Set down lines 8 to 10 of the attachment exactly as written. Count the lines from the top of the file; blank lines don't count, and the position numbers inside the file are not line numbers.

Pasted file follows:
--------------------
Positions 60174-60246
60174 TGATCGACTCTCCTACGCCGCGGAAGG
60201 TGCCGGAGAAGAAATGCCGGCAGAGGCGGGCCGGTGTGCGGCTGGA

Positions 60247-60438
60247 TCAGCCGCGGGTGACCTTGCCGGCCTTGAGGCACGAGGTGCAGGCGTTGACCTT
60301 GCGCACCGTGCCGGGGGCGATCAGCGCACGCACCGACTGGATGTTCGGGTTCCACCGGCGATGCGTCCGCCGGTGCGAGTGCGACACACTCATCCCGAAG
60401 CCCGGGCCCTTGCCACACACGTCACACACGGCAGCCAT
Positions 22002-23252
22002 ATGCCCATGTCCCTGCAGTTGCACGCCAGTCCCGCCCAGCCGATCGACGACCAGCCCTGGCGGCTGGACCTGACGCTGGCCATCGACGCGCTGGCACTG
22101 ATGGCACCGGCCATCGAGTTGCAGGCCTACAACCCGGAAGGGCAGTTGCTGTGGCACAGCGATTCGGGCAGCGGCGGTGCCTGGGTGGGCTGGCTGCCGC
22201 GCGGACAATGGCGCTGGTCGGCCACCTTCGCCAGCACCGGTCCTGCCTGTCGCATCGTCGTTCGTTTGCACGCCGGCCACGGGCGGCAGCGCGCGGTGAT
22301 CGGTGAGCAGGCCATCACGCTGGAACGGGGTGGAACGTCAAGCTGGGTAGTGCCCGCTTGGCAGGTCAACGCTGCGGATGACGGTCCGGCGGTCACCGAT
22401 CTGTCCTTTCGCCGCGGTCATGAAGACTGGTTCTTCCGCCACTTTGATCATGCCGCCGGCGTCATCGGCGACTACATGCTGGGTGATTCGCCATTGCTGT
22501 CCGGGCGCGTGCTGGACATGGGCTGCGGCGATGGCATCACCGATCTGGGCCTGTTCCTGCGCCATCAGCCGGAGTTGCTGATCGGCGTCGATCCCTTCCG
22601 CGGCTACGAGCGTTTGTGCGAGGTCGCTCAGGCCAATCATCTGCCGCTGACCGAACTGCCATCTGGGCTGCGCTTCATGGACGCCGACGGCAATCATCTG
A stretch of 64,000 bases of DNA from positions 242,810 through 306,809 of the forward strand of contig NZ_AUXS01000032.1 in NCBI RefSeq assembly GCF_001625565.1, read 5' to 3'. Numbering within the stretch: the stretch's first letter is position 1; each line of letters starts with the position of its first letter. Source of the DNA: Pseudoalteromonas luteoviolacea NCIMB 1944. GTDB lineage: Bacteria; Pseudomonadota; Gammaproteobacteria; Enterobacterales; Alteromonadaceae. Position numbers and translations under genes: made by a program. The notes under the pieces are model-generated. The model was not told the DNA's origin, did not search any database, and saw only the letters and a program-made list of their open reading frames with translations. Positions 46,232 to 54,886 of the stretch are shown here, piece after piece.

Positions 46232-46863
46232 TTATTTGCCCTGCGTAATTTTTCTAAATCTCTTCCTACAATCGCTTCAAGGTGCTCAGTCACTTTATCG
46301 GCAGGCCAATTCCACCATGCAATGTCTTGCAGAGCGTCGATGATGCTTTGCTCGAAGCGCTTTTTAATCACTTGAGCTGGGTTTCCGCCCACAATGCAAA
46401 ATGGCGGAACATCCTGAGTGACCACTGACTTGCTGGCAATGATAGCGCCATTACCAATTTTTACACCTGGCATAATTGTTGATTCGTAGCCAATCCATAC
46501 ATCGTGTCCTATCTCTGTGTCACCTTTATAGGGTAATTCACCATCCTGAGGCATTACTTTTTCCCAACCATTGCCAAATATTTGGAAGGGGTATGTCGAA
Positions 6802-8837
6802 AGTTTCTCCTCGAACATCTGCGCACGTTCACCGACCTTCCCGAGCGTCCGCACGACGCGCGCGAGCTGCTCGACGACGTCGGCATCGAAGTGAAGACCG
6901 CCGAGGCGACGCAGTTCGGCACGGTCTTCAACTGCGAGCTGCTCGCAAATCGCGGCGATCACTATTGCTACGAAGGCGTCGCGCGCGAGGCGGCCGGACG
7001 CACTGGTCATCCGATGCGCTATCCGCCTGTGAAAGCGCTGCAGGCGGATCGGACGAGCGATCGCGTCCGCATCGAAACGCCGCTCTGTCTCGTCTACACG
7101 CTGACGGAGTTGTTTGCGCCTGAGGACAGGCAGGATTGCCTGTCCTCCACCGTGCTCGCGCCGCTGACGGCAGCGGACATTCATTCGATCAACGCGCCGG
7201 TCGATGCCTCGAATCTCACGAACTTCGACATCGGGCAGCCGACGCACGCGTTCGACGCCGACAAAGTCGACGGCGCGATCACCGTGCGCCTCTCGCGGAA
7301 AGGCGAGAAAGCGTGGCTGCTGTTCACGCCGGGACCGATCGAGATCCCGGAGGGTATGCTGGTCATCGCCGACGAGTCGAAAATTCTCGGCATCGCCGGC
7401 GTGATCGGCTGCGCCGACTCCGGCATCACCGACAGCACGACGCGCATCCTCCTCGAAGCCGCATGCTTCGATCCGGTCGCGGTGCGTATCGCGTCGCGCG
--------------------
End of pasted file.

Positions 22002-23252
22002 ATGCCCATGTCCCTGCAGTTGCACGCCAGTCCCGCCCAGCCGATCGACGACCAGCCCTGGCGGCTGGACCTGACGCTGGCCATCGACGCGCTGGCACTG
22101 ATGGCACCGGCCATCGAGTTGCAGGCCTACAACCCGGAAGGGCAGTTGCTGTGGCACAGCGATTCGGGCAGCGGCGGTGCCTGGGTGGGCTGGCTGCCGC